Over the last few weeks I have been fortunate enough to attend a range of meetings with the subject matter ranging from flexible facilities, through to gene therapy and the production of bacteriophage. Through these I start seeing common themes. The first of which is the challenge of producing small volume products down to patient specific medicines and the second that of affordability of new products and patient access to new medicines.
This is becoming an increasing area of conversation in manufacturing circles, as we move initially towards smaller volume products, including a significant number of new orphan drugs and potentially towards patient specific products and the concept of “flexible facilities”. The ever increasing developments around single use systems are also opening up new possibilities in terms of scales and strategies which are still very much evolving. We are seeing the opportunity to develop innovative production systems, including closed manufacturing systems and the potential for multiple production streams within facilities.
Alongside this we are also seeing the development of much more powerful process development tools allowing for genuine QbD (Quality by Design) approaches to be used for key process operations. However, manufacturing groups are not the only ones involved in the production process, clearly also included are development, quality, regulatory groups as well as supply chain management and operational staff at all levels. As I have highlighted previously an issue with the development of single use systems where there was a clear disconnect between the ambitions of manufacturing groups, quality and regulatory groups overseeing the use of these systems. As we move forward towards these new manufacturing strategies we need to look at how we can achieve the required levels of product safety, compliance and security of supply for these products at affordable costs.
Historically, products have been targeted at large patient markets with production often in dedicated manufacturing facilities, with internal regulatory groups and structures being established around this manufacturing approach. The cost of compliance in such facilities is justified when compared to the cost of batch failures and is seen as an acceptable overhead within the overall production costs. As we come down in scale and market size we run the risk that the cost of compliance will start to represent a much larger portion of the overall manufacturing costs, especially when you include activities such as process development, characterisation and validation to a point where they will become prohibitively high for development and production activities.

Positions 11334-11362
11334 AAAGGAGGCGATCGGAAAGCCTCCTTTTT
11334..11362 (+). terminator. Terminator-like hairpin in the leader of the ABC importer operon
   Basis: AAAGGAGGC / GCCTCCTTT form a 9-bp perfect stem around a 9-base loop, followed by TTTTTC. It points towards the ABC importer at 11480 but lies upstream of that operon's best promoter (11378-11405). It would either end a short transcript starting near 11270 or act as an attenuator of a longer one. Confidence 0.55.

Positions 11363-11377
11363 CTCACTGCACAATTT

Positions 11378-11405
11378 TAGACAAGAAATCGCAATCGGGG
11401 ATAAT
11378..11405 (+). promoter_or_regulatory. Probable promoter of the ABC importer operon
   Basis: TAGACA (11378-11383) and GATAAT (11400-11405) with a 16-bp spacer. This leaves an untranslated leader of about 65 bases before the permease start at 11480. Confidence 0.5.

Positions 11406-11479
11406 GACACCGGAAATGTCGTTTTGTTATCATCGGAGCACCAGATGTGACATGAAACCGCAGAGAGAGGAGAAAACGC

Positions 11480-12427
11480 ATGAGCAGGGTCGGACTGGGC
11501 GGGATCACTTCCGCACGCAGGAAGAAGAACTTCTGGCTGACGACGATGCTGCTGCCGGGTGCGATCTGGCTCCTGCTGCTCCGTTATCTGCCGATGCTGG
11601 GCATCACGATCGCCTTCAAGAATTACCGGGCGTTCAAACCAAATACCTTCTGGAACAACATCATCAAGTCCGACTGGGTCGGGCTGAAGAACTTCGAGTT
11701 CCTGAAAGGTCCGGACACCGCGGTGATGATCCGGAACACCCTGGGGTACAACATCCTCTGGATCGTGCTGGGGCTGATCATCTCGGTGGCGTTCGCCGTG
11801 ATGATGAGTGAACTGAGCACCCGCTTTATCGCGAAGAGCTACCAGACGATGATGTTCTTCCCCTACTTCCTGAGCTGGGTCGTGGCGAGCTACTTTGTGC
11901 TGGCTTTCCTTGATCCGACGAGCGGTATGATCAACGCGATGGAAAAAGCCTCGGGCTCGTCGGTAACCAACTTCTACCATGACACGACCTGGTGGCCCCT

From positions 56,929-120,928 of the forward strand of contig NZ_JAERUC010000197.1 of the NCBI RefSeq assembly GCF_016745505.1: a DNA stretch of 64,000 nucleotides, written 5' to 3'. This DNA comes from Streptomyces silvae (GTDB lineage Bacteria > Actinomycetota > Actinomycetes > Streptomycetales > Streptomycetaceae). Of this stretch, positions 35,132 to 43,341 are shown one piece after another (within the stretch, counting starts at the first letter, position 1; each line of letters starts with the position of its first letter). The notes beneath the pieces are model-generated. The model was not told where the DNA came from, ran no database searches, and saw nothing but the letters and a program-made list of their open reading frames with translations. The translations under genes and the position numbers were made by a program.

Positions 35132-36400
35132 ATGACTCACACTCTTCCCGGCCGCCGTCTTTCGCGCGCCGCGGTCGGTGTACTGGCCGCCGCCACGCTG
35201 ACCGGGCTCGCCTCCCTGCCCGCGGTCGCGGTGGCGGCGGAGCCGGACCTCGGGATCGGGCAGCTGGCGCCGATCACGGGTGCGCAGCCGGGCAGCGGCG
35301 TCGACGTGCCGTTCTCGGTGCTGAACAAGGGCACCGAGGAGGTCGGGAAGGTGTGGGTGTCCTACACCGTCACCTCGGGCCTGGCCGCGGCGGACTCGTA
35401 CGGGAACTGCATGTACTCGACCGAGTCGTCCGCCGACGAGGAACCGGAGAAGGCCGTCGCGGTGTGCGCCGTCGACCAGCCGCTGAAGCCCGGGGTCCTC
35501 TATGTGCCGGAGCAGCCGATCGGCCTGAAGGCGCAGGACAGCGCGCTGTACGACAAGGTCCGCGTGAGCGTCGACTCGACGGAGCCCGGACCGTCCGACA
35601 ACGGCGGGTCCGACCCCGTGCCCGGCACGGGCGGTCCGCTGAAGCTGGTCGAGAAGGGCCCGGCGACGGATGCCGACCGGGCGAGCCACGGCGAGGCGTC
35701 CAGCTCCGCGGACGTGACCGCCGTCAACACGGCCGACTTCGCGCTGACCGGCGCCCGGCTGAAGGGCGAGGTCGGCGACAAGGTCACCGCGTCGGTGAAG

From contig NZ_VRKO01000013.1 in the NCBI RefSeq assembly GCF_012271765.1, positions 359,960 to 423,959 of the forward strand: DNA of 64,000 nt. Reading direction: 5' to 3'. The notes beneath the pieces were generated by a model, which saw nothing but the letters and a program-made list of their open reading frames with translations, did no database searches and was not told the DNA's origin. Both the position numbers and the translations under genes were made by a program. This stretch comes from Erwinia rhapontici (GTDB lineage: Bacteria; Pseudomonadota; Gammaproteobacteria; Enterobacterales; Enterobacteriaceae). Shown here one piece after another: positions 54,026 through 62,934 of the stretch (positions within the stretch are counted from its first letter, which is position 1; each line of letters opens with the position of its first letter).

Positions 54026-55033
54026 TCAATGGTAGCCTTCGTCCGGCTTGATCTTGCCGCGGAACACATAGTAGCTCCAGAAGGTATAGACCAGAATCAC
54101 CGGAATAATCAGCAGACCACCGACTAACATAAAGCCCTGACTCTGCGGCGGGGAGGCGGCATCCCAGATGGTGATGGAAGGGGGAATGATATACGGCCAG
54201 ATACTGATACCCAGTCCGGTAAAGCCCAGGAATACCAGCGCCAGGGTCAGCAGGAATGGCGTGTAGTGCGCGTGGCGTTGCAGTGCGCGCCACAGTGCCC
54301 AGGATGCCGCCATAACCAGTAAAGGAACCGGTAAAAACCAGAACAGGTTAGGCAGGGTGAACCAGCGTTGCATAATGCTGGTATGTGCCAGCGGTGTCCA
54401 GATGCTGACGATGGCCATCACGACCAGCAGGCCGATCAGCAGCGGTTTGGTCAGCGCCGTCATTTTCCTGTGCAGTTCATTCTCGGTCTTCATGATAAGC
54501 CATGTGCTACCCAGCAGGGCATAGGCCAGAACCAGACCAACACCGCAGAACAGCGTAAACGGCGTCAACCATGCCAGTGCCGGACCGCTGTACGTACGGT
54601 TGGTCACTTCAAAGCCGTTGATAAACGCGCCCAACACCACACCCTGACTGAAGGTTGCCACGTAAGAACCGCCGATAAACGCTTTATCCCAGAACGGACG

Going forward, I think we need to see how we can evolve approaches both internally and externally where development and manufacturing are performed in much greater co-ordination with quality and regulatory groups; such as how we can empower modern process development and analytical tools to define operational spaces for processes more readily and reduce validation costs. Can we also develop “platform processes and production” for more products where we can further disconnect not only process development but also process and analytical validation activities from specific products and potentially manufacturing steps?
The next generation of bio-therapeutic products will raise challenges for manufacturers and regulators alike, but if we recognise the tremendous opportunities and patient benefits these products can bring and work together to develop a solution that meets manufacturers and regulatory needs alike we will then have the opportunity to bring them to market to meet patients’ needs.